Oct 29, 2008

Financial Crisis Issues (complicated but necessary with 11/04 approaching :o)

The housing bubble

At a time of rising home values, the seed for the crisis was sown when risky borrowers were able to obtain home loans from mortgage lenders, which pooled mortgages together and sold them for a fee. The banks hired investment banks to package the mortgages as securities with different risk layers. To sell desirable risk loans, banks kept significant amounts of less-desirable loans -– typically lowest-return, highest-risk loans -– for themselves. The investment banks sold the rest of the securities to a wide variety of investors. In some cases, banks parked the securities in off-balance-sheet funds, called Structured Investment Vehicles, which the banks themselves sponsored. The securitization of these assets allowed banks to transfer credit risk to capital markets and focus on generating fees rather than interest income.

Insurance was purchased to enhance the credit rating, or hedge the value, of securities. The role of insurance companies, like AIG, in providing credit enhancement or protection made asset values on bank balance sheets dependent, in part, on insurance company solvency. For this reason, regulators viewed the potential bankruptcy of AIG as posing a systemic risk.

After peaking in October 2007, home values began to decline, with the pace of that decline accelerating through the summer of 2008. At the same time, over-extended home buyers began to default on their mortgage payments, and foreclosure rates began to sharply climb.

The Credit Crunch

Increasing mortgage defaults and excess housing supply led to the collapse of real estate values, which underpinned mortgage security values and caused a crisis of confidence in bank solvency. As the values of mortgage securities fell, banks recorded losses, now totaling more than $660 billion. The losses required them to raise new equity capital to reduce leverage as well as to tighten credit, which has forced down spending.

Consumers, tapped out on credit with declining home values and a lack of savings, have stopped discretionary spending.

In September 2008: Treasury Secretary Henry Paulson announced the federal government takeover of Fannie Mae and Freddie Mac. Bank of America acquired Merrill Lynch. Lehman Brothers filed for bankruptcy, the largest of its kind. The Federal Reserve lent AIG $85 billion in exchange for nearly 80 percent of its stock. Washington Mutual failed, representing the largest bank failure in U.S. history.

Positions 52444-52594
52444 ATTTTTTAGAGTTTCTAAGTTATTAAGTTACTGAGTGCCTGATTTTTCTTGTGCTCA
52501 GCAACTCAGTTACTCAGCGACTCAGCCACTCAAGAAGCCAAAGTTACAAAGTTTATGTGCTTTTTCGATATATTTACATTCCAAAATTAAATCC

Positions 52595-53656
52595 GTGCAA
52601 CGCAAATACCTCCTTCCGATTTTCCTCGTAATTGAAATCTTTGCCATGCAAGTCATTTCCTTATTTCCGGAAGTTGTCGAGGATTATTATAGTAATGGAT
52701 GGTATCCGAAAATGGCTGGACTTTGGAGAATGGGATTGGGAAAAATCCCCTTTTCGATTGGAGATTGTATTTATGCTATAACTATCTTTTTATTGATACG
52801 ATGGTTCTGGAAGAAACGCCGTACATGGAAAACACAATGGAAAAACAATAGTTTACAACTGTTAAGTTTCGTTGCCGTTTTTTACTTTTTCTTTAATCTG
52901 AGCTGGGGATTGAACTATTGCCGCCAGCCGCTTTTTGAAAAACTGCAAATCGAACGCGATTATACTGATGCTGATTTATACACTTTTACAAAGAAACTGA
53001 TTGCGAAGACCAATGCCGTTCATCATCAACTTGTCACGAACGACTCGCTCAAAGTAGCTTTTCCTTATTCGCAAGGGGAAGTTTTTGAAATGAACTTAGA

Secretary Paulson proposed a $700 billion rescue plan.

The Dow plunged. The bailout begins.

In October 2008: The President signed the $700 billion bailout bill into law. Wachovia agreed to be purchased by Wells Fargo for $15.1 billion. Hedge fund and mutual fund redemption's led to massive selling of equity securities.

While it may be too soon to know whether the bailout of the nation's financial institutions alone will solve this crisis on a global scale, be assured that there will be volatility in the markets. If your are five or more years from retirement, this is the time to hang in the market, and keep following the practice of monthly purchases. Over the long run, you may come out ahead. If you are closer to retirement, or already retired, you need to watch a little more closely, the last thing you want to do is to panic, and lock-in recent losses. If you have a year or two cushion, then I recommend watching the market on a regular basis, and sell only when it makes sense (the market is so volatile, that watching the market daily if you have assets at risk can be beneficial).


  1. Who knows if the bailouts are going to work, I can only hope my daughter's student loans are not affected!

  2. I'm afraid that people are expecting the bailout to work overnight magic on the market, and that's just not going to happen. It's going to take a while to recover from this, and anyone expecting an immediate recovery is going to be disappointed.

    Sad, but true.


  3. In the Uk the Credit Crunch has hit and we have also bailed out a number of financial institutions, and it's going to get worse and our saving are not even safe.


  4. Ken:

    I hope the bailout works, they say it worked way back when. But is just a theory now, I don't trust the analysts. A few years back they said if the barrel of oul ever hit $55.00 that the United States would be in a recession? We hit much higher than that, and they still say "We could be heading into a Recession" Excuse me I may not be the smartest person in the world, but are we not in one already? Possibly worse, but what do I know?

    I thank you for this entry, and think you spelled it out pretty good! I wish you both a wonderful day tomorrow!

    Blessed Be,

  5. I have been against the bail out from the beginning. Now, the government has their hands deeper in our pockets and our lives. I have to say, let the free market operate and those that fail will fail. Lesson learned. No, I'm so far from wealthy and I am in the same financial mess as most folks but I don't want big government. Take a look, the government just gave birth. :-)


  6. Hmm ... same deal with your blog as well, anywho, this is financial mess is something that the smartest guys in the room cooked up to take advantage of the ensuing panic.

    The volitility(sp) makes everything uncertain. Stay in long term, and your investments could be up in smoke at the time you are looking for them. Pull out now, and you won't have what you wanted in the future, but the future-present isn't clear enough to rely on it being there in the end.

    I don't think that it is right, and that it is the retirement of the future paying for the greed of now. That money came from the leveraged future of young people, and what do they have to look forward to.

    (clink, clink) that's my two cents!


Tell Me What You Think, Don't Make me go Rogue on you :o)